Nirvana by Sam Smith makes me think of lust as well as low key lighting and soft camera movements. The song to me would work well with a shot of two people making love. Saying that, the music at the end is very final. On hearing this I thought the song could display flashbacks of people making love ending with an argument or incident which suggests the love has died. This song connotes a feeling of romance and drama within me.

Natalia Kills - Rabbit Hole
Rabbit Hole by Natalia Kills screams fun, innuendo and female promiscuity. The 'bubble-gum rock' feel instantly makes me associate this track with a chick flick. I imagine this track to work well in a scene where close ups of heels, lipstick etc. are intercut with slow motion scenes of girls dancing, walking and shopping.

All of these songs are very diverse however I feel the fact that they contain lyrics restricts what they can be used for as the lyrics tell a story of there own. This thought chose me to look at instrumentals. Following this I found an instrumental which I fell in love with. It could be used for multiple genres and films and sparks multiple emotions within the listener.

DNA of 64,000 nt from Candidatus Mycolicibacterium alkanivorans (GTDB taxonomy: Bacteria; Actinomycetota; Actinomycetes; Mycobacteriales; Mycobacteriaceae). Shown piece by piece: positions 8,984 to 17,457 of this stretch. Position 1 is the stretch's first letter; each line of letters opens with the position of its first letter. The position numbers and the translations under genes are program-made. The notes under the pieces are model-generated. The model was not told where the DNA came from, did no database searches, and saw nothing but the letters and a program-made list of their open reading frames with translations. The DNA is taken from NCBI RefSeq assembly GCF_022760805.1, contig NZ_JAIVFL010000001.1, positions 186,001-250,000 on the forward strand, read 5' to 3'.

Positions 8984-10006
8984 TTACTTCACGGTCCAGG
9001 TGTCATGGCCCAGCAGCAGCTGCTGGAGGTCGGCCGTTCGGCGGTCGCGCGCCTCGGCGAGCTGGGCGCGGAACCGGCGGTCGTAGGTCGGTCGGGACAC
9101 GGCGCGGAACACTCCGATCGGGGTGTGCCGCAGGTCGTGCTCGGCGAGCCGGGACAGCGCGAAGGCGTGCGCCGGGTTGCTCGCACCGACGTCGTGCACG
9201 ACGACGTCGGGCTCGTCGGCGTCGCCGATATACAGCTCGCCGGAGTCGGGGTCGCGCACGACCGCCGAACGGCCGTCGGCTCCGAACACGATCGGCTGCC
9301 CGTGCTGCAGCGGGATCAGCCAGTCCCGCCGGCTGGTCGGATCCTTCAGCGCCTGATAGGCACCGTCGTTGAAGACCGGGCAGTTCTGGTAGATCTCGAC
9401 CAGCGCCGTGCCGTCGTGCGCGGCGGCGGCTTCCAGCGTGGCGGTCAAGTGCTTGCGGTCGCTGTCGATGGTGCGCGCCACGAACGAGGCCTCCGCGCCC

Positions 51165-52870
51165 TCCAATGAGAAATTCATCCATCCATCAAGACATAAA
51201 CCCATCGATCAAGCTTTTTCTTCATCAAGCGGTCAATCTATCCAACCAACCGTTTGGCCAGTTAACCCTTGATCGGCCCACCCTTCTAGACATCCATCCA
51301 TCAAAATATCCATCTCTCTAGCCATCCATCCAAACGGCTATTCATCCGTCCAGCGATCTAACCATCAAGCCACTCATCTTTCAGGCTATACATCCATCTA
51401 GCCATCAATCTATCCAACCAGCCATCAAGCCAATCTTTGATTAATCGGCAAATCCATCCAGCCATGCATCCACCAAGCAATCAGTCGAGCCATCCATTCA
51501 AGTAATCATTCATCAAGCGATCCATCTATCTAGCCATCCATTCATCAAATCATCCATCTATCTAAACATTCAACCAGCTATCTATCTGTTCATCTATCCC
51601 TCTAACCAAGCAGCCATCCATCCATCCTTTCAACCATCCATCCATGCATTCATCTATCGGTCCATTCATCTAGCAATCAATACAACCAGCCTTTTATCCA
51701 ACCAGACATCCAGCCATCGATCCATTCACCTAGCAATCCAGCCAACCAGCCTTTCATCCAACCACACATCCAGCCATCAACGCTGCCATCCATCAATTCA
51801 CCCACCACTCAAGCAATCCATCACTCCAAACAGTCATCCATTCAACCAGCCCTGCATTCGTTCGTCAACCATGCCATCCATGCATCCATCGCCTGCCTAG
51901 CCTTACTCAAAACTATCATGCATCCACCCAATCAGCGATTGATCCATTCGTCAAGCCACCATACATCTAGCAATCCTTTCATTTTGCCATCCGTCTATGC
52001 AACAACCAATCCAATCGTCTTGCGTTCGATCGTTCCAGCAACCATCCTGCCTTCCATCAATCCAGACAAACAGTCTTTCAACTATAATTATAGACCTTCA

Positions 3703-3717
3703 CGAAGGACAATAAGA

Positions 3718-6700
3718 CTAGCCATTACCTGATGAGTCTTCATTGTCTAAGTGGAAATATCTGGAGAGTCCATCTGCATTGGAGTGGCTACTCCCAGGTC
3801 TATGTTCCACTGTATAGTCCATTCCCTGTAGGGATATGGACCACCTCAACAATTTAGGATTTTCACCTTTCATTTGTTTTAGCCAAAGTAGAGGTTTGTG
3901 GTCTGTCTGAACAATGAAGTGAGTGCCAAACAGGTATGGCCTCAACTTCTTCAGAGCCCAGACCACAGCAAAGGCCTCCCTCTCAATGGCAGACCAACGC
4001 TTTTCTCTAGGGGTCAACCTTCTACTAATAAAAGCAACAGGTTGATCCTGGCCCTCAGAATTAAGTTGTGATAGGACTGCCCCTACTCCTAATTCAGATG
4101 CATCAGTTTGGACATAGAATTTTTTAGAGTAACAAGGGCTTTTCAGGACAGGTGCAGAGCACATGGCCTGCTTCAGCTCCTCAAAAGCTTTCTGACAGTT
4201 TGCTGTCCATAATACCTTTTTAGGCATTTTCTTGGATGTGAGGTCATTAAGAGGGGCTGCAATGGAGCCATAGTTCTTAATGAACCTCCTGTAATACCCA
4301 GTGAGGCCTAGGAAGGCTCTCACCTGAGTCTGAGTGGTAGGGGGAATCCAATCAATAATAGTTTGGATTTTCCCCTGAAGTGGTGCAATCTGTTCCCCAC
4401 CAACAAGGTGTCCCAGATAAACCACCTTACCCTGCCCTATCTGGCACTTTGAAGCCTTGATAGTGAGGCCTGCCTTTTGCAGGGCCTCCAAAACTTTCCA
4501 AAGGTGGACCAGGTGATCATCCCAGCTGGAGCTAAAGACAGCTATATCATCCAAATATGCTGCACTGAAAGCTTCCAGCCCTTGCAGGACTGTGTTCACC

Foxes - Echo (Instrumental)
The reason I fell so in love with this instrumental was its diversity. The pace and sound changes throughout and resembles a journey. The opening 15 seconds connote a feeling of innocence and purity similar to birth or childhood. The song then matures and progresses. For this reason I feel the song would work amazingly with a montage of someone growing up and showing their life events. I then thought about the song in terms of weather. The song could work beautifully with a scene of a sunrise, contrastingly, the twinkly sounds resemble raindrops. The song could be used with a natural backdrop or follow someone walking through a city street. Either way though, I feel this song must be used with positive imagery as it ignites a feeling of fun and enjoyment within the listener. Interestingly, the lyrics that go with this instrumental suggest the end of a relationship, this really does illustrate how diverse the track is...

Fonts in relation to genre.

I noticed that for different genres of film different fonts are used in the title sequence. I decided it may be worth my while to explore three genres.
  • Romance
  • Horror
  • Sci-Fi
Bellow is a one minute presentation I created to show my findings.